Colorado Bill Punishes Concealing Illegal Immigrants
DENVER (AP) – House Republicans advanced a proposal Monday to fine Colorado employers who fail to show proof their workers are in the country legally, but deleted portions of the bill that immigrant advocates feared would criminalize friends and relatives of illegal immigrants.
The Republican sponsor made the last minute changes to the bill, expressing concerns of the costs associated with the legislation. In its original form, it would have made it a misdemeanor to conceal illegal immigrants or “recklessly” disregard their status. The bill provided exceptions for emergency responders or child protective services workers.
“It basically seeks to criminalize friends and loved ones of undocumented immigrants,” Hans Meyer, the policy director of the Colorado Immigrant Rights Coalition, said before the hearing.
Rep. Randy Baumgardner, R-Hot Sulphur Springs, said his proposal is about jobs and making sure immigrants who came here lawfully are the ones who get them. After he amended his bill, the only provisions that remained would require employers to provide proof to the state’s labor department that employees are in the country legally. Employers would be fined $5,000 for first offense and $25,000 for second offense.
“This is about jobs and the economy, period. And yes, being here legally whether you’re an immigrant or whether you’re a citizen,” Baumgardner said before the hearing. He said later he changed the bill because it would cost more than $2.8 million next fiscal year to enforce. House Bill 1309 now goes to the full House for consideration.
Republicans have introduced several immigration enforcement bills this session. While they have had some success in getting bills out of the House, where they have a one-vote advantage, their proposals don’t get far in the Democratic-controlled Senate.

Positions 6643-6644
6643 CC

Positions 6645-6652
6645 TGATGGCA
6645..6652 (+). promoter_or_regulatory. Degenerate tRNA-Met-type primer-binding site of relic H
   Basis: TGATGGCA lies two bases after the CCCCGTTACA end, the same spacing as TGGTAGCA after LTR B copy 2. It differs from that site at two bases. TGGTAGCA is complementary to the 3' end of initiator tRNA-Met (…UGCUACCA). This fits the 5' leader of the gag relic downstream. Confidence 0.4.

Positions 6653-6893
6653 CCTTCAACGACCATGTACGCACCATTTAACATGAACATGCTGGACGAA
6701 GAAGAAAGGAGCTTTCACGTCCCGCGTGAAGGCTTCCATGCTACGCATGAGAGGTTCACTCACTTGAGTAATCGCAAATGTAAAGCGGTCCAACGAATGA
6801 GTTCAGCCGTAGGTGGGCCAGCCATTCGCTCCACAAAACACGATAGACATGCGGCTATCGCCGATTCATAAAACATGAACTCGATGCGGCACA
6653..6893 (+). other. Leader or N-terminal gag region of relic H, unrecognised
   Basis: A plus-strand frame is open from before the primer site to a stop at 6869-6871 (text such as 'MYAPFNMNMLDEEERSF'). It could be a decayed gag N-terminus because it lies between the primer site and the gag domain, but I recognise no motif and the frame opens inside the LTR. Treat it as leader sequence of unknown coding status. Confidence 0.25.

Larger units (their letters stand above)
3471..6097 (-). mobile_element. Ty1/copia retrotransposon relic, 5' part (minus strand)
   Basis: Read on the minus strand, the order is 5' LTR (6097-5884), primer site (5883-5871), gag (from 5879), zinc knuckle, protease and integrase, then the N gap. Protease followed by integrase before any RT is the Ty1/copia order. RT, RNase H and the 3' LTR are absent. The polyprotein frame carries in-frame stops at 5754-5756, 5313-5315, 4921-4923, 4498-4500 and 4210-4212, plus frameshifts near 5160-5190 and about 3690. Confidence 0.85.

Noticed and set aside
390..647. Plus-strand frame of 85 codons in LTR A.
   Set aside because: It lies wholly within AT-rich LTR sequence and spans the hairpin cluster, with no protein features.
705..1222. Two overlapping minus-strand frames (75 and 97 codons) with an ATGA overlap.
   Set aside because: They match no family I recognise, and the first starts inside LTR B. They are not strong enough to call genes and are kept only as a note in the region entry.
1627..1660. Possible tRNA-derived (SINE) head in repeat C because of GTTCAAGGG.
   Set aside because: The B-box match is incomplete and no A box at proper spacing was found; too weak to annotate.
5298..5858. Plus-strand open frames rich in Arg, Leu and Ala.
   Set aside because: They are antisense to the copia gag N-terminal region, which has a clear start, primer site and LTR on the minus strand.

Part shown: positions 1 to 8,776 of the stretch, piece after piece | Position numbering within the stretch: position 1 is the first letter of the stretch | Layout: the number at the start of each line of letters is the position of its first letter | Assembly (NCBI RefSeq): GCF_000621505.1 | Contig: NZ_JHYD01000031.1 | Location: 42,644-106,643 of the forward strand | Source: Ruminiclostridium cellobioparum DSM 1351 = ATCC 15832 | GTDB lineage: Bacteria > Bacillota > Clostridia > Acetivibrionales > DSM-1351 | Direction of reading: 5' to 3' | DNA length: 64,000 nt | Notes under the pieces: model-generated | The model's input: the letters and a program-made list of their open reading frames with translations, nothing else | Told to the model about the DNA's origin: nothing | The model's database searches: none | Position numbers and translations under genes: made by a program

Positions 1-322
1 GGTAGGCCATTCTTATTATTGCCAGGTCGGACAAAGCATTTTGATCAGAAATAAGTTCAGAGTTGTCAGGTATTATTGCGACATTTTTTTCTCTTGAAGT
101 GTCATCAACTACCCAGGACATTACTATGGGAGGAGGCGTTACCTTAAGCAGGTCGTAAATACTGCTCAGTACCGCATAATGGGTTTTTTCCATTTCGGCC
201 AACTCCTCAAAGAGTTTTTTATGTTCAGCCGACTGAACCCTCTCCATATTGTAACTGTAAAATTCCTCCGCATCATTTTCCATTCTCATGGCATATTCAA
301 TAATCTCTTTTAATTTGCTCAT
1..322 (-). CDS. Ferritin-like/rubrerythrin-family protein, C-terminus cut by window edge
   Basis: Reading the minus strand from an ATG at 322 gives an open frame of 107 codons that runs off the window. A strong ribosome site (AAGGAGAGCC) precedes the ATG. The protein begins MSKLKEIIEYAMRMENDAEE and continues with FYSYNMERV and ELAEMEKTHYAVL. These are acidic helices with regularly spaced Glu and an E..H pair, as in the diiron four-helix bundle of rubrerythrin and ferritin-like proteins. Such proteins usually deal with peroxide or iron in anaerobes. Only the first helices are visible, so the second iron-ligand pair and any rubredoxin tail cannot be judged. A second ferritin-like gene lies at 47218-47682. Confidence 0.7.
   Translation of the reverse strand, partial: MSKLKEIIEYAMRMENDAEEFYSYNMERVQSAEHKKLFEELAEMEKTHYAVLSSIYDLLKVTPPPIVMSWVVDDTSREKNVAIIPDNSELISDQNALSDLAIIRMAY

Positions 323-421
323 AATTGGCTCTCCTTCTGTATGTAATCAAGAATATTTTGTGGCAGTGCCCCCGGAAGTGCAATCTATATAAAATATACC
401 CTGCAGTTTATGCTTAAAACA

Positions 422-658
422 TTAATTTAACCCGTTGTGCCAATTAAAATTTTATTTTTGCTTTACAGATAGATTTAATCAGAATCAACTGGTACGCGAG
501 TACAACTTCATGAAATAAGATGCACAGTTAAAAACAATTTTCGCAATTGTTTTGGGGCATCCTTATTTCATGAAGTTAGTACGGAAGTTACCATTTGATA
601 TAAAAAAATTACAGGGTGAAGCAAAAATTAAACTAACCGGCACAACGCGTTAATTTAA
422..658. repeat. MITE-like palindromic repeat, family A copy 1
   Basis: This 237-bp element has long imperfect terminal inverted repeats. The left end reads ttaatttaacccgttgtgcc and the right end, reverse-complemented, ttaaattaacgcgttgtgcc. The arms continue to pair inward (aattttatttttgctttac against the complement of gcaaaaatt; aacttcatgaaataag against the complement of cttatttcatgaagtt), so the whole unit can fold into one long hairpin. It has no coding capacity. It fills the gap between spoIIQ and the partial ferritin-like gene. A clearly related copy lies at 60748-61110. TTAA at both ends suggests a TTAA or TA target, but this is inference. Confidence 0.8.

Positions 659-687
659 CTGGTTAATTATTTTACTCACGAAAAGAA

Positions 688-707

Baumgardner pushed another Arizona-style crack down on illegal immigration earlier this year but he shelved his bill over concerns that the proposal would be challenged in court.
No one from the public testified in support of Baumgardner’s latest proposal.
Jessie Ulibarri, public policy director of the American Civil Liberties Union in Colorado, said his organization opposed the bill despite the changes. He said immigration enforcement is the federal government’s job.
“Just as a matter of course, we oppose state-level immigration laws because it creates a patchwork of unfair laws that undermine our constitutional rights and liberties,” he said.
Other provisions in the bill, before it was amended, sought to stop human smuggling by allowing law enforcement to stop vehicles when they have “reasonable suspicion” of a traffic violation, a lower legal standard than probable cause. The bill would have also made it a crime for illegal immigrants to apply or solicit work in a public place, and make it illegal to stop and block traffic to pick up people to transport them to a work site.
Meyer, with the immigrant rights group, said those provision raised Constitutional concerns about freedom of speech.
- By Ivan Moreno, AP Writer
(Copyright 2011 by The Associated Press. All Rights Reserved.)